Tag: Poetry and Poets

A Poet Whose Calling Is Doubt Celebrates Language’s Uncertainty

MUDDY MATTERHORNPoems 2009-2019By Heather McHugh With its irreverence for what’s trending, Heather McHugh’s work fits into a longstanding tradition in American poetry, the tradition of not pledging allegiance to any particular aesthetic flag. Her nonconformist style tempts critics to place her in categories where she doesn’t belong — she’s no dull neo-formalist, though she takes […]

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The Poems That Poets Turn To in a Time of Strife

Even as much of the world is still reeling from the coronavirus pandemic, people across the United States have taken to the streets, calling for racial justice and an end to police brutality. We asked 16 poets, including Rita Dove, Kwame Alexander, Joy Harjo and Arthur Sze, about the poets and poetry they’re reading in […]

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A Poet of Found Language Who Finds Her Language in Archives

CONCORDANCE By Susan Howe “One must cross the threshold heart of words,” Susan Howe writes early in her new book, “Concordance,” an appealingly jagged sequence of collage poems. The “threshold heart,” for Howe, is a kind of echo chamber where sound dazzles the inner ear and resonance dances with meaning. To invite us into this […]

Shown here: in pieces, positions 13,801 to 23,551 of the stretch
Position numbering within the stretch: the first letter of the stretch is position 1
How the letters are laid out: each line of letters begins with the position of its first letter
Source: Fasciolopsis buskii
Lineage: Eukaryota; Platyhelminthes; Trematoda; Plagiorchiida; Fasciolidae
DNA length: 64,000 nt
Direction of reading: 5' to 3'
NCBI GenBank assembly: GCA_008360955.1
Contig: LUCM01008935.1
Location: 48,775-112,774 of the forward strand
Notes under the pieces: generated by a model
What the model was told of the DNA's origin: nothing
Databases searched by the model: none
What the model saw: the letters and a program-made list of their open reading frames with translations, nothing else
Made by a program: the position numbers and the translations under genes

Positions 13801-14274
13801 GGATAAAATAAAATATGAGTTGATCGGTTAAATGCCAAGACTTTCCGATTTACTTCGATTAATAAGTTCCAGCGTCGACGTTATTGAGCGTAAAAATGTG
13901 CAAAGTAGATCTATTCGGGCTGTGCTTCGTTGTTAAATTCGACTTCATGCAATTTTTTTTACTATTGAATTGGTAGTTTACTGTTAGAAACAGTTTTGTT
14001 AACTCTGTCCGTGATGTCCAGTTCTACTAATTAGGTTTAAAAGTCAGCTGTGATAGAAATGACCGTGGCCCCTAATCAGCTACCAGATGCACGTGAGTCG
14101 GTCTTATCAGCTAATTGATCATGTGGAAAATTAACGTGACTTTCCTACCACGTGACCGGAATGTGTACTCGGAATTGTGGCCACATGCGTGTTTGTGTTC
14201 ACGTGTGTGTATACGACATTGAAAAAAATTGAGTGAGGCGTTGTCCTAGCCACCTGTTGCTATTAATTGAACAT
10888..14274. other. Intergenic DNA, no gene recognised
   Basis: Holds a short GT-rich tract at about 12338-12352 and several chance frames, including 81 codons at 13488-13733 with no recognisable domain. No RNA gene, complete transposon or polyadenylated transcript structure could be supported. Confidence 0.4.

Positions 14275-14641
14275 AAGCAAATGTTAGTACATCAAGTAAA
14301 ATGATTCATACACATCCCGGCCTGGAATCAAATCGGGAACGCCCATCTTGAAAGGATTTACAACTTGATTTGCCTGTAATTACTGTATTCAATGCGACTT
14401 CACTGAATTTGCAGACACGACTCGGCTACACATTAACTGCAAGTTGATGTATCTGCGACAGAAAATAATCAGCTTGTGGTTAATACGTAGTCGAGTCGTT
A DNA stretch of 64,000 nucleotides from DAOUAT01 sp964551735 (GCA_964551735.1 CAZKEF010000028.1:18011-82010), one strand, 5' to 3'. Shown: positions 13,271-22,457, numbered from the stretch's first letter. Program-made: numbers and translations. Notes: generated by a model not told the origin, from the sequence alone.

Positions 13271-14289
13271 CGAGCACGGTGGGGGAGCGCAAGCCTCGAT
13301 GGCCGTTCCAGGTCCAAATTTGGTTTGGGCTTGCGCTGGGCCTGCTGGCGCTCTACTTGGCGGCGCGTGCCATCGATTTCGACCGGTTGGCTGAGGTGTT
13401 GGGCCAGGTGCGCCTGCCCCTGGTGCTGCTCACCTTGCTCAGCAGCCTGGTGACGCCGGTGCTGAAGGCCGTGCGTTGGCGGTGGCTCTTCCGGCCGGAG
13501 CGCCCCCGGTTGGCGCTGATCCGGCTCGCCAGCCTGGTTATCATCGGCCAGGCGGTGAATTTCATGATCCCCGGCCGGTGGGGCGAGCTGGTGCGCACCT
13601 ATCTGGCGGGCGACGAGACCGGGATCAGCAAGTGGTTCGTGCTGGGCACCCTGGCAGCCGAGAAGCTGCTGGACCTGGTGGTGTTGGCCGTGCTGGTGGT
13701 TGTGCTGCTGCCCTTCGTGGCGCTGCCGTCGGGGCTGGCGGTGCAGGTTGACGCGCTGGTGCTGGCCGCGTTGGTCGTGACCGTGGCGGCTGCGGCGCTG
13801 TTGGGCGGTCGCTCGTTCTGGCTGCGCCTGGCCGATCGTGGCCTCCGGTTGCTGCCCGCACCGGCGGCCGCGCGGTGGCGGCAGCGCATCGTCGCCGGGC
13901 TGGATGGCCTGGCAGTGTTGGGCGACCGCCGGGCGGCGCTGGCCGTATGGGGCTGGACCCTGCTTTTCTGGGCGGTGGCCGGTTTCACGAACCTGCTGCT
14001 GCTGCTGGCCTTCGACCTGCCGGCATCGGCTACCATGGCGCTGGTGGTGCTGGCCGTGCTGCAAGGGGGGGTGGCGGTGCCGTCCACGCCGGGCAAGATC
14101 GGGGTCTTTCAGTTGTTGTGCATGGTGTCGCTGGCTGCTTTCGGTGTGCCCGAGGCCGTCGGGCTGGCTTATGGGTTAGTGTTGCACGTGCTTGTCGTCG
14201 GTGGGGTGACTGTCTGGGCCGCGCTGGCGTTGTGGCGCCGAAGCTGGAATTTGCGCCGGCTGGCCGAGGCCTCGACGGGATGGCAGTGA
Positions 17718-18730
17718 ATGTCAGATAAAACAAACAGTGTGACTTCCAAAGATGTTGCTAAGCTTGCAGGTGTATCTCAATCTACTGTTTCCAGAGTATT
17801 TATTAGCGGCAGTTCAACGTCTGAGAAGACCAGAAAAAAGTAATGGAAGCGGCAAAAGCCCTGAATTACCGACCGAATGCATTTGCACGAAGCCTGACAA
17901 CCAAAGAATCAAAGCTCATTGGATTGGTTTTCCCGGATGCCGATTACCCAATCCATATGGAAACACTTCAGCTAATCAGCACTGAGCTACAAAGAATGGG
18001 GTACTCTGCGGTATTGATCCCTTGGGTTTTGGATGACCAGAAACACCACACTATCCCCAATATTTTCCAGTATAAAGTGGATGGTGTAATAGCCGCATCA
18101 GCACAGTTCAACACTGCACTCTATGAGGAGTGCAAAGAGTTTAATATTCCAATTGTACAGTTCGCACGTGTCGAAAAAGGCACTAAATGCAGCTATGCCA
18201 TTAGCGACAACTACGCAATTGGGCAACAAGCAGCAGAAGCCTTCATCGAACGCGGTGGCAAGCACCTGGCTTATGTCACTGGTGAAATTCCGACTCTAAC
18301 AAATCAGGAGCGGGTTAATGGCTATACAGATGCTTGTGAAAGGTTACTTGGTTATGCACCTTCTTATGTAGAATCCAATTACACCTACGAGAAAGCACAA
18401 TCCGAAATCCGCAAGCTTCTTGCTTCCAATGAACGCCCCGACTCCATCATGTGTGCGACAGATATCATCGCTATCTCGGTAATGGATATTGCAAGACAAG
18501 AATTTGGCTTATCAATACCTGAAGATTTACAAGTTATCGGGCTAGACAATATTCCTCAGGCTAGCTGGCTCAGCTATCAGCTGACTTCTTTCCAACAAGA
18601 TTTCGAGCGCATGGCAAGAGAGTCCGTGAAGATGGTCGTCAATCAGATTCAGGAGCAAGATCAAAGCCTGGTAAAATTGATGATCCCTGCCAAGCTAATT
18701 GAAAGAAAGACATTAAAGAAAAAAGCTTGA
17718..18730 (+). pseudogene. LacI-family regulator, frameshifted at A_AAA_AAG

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Henry Wadsworth Longfellow: America’s No. 1 Literary Celebrity

CROSS OF SNOW A Life of Henry Wadsworth Longfellow By Nicholas A. Basbanes Literary reputations are seldom secure, and with the passing of time tend to sink rather than rise. Even so, the case of Henry Wadsworth Longfellow seems extreme. At his death, in 1882, he wasn’t just the most famous poet in America but […]

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Before the Feminist Revolution, This ‘Messy Experiment’ Nurtured Female Talent

THE EQUIVALENTS A Story of Art, Female Friendship, and Liberation in the 1960sBy Maggie Doherty In the age of fourth-wave feminism, intersectionality and #MeToo, it’s easy to forget how recently acute gender imbalance seemed all but intractable. Milestones of feminism’s second wave — the publication of seminal books like Betty Friedan’s “The Feminine Mystique” (1963), […]

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Three Poets on Marriage and Female Identity

“Names have a lot of meaning, but I also think that you can create meaning.” — Denice Frohman, a poet and organizer of #PoetsforPuertoRico In Her Words is available as a newsletter. Sign up here to get it delivered to your inbox. What does marriage mean for a woman’s identity? And more specifically, what does […]

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Follow the Silk Road, Book by Book

Compiled by our contributors, a reading list for recreating the ancient trade route from the comfort of home. ImageAn illustrated detail from the Catalan Atlas (circa 1375) depicting Marco Polo’s caravan traveling along the Silk Road.Credit…© Bibliothèque Nationale de France /HIP/Alamy May 11, 2020 This year, T’s spring Travel issue is devoted to just five stories, each […]

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Prince and the Revolution: Livestreaming Today